The Braves have just announced that they agreed to a contract extension through 2014 with general manager Frank Wren.
Not surprising. And, even though I snark at him sometimes, not a bad move. Wren doesn’t always hit, but he’s hit more than he’s missed lately, and the player development machine — pitchers mostly, but some good position players like Jason Heyward, Freddie Freemen and Andrelton Simmons — he has kept operation in good order. His non-move on the Ryan Dempster deal was a good one. He hasn’t done harm, and that’s probably the most important thing.
And really, given that the fundamental dynamic of running the Atlanta Braves involves dealing with the iron-clad budget given to the team by their corporate overlords at Liberty Media, keeping a guy who is used to that is probably a good move.
Wren’s biggest immediate challenge: filling holes at third base — and the middle of the lineup, really — with the retirement of Chipper Jones and center field with the presumed departure of free agent Michael Bourn. He now has a couple years more breathing room in which to do it.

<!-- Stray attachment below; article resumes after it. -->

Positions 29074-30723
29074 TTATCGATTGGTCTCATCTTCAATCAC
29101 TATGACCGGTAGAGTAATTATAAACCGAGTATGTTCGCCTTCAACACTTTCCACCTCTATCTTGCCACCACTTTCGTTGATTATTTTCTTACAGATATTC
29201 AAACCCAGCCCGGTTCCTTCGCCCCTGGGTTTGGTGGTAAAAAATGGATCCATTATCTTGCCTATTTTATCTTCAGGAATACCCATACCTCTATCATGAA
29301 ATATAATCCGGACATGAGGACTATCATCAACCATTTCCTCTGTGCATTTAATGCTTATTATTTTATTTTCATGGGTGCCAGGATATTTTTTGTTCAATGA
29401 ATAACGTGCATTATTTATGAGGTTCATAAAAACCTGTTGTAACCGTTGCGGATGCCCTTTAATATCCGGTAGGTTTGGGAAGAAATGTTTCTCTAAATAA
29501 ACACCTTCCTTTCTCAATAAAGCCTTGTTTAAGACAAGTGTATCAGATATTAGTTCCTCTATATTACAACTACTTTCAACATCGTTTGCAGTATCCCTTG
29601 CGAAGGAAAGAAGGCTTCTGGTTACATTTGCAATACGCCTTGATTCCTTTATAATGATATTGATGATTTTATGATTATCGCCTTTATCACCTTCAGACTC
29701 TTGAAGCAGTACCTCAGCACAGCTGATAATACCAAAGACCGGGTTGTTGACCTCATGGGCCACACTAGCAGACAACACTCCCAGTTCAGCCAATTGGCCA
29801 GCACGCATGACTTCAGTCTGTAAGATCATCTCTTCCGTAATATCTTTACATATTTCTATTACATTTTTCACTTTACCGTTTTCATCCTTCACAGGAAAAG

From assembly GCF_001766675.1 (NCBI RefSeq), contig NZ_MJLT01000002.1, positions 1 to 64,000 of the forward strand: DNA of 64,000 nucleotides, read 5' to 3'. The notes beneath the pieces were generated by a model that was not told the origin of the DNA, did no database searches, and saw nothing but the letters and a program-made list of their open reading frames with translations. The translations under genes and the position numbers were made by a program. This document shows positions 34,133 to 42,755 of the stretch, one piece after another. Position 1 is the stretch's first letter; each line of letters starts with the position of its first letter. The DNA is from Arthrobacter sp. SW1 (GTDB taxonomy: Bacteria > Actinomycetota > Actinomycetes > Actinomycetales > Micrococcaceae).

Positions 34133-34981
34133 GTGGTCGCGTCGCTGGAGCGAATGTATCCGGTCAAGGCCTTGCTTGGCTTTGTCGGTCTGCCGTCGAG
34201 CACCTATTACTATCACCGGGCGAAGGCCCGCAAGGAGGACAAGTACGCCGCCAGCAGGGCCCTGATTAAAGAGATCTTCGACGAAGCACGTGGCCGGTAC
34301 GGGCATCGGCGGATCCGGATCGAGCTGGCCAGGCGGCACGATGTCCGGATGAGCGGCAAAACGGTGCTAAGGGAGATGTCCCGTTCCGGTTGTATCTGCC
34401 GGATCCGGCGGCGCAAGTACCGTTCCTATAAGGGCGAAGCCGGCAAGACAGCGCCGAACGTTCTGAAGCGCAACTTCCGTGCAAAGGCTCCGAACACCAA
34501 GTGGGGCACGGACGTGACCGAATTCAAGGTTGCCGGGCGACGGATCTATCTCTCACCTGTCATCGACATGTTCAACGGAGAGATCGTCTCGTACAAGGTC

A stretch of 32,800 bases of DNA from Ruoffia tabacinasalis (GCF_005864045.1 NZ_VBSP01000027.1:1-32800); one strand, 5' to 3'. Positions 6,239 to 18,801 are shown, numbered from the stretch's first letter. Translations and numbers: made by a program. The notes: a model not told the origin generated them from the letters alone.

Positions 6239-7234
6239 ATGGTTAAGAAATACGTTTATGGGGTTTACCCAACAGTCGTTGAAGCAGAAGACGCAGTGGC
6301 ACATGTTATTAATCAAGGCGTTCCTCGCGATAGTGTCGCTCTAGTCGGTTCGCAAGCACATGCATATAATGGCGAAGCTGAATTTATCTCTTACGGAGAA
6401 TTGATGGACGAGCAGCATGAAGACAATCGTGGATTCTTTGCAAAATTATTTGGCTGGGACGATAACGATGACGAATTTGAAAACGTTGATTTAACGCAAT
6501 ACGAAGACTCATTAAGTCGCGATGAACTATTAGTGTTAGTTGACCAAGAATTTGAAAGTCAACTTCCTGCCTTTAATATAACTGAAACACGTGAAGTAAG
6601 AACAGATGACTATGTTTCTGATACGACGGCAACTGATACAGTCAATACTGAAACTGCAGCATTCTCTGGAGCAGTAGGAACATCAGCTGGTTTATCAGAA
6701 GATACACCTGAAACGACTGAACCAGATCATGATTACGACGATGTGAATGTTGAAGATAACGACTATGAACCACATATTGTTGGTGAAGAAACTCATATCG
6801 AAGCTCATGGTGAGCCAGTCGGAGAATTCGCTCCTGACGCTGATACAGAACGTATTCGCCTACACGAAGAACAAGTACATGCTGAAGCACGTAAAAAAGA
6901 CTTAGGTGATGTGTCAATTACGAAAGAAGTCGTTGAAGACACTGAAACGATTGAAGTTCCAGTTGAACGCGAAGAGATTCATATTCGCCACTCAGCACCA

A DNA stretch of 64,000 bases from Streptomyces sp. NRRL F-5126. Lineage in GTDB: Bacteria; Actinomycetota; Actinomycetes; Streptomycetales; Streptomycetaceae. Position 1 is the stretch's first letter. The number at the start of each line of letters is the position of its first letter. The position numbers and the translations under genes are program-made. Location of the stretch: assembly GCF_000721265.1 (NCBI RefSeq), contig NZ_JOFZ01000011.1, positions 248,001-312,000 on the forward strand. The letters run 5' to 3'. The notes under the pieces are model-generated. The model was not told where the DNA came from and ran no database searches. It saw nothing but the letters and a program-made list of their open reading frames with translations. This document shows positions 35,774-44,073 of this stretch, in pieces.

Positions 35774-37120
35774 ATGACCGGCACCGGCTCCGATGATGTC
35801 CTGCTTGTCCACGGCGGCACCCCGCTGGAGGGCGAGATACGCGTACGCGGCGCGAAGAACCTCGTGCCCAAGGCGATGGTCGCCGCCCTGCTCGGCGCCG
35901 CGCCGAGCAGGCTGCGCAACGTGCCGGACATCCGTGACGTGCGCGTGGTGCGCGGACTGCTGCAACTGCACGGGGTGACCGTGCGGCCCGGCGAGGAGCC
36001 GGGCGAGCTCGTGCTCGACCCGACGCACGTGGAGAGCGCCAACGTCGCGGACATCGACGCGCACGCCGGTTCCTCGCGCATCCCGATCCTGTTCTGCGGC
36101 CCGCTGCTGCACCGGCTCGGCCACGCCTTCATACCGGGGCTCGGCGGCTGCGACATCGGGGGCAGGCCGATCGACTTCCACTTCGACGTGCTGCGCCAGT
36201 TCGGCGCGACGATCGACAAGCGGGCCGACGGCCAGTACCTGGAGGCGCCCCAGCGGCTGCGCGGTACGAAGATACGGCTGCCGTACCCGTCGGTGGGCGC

Good news in Boston: An MRI on Red Sox outfielder Andrew Benintendi‘s left knee revealed no structural damage.
Benintendi slipped while trying to avoid a tag at second base, injuring his leg, but it appears he’s avoided a serious injury. A timetable for his return isn’t known at this point, but the Red Sox expect to get him back before the end of the season.
Benintendi is hitting .324/.365/.485 with a homer and ten RBI in 21 games.
And then there was one. One player from the 2008 World Series champs, that is. Ryan Howard likely isn’t going anywhere so he’ll be the last one to turn the lights off, but today Carlo Ruiz bid adieu to the Phillies following his trade to Los Angeles.
Lost in all of the emotions the Dodgers are reported to be feeling about A.J. Ellis leaving is the fact that Ruiz was one of the most beloved Phillies players ever, by both his teammates and their fans. Yesterday Roy Halladay penned a heartfelt goodbye to Ruiz, suggesting that he was every bit as essential to his and the Phillies’ success as Ellis has been to Clayton Kershaw (and in pure baseball production, obviously, quite more).
Today Chooch left a message for his now former teammates: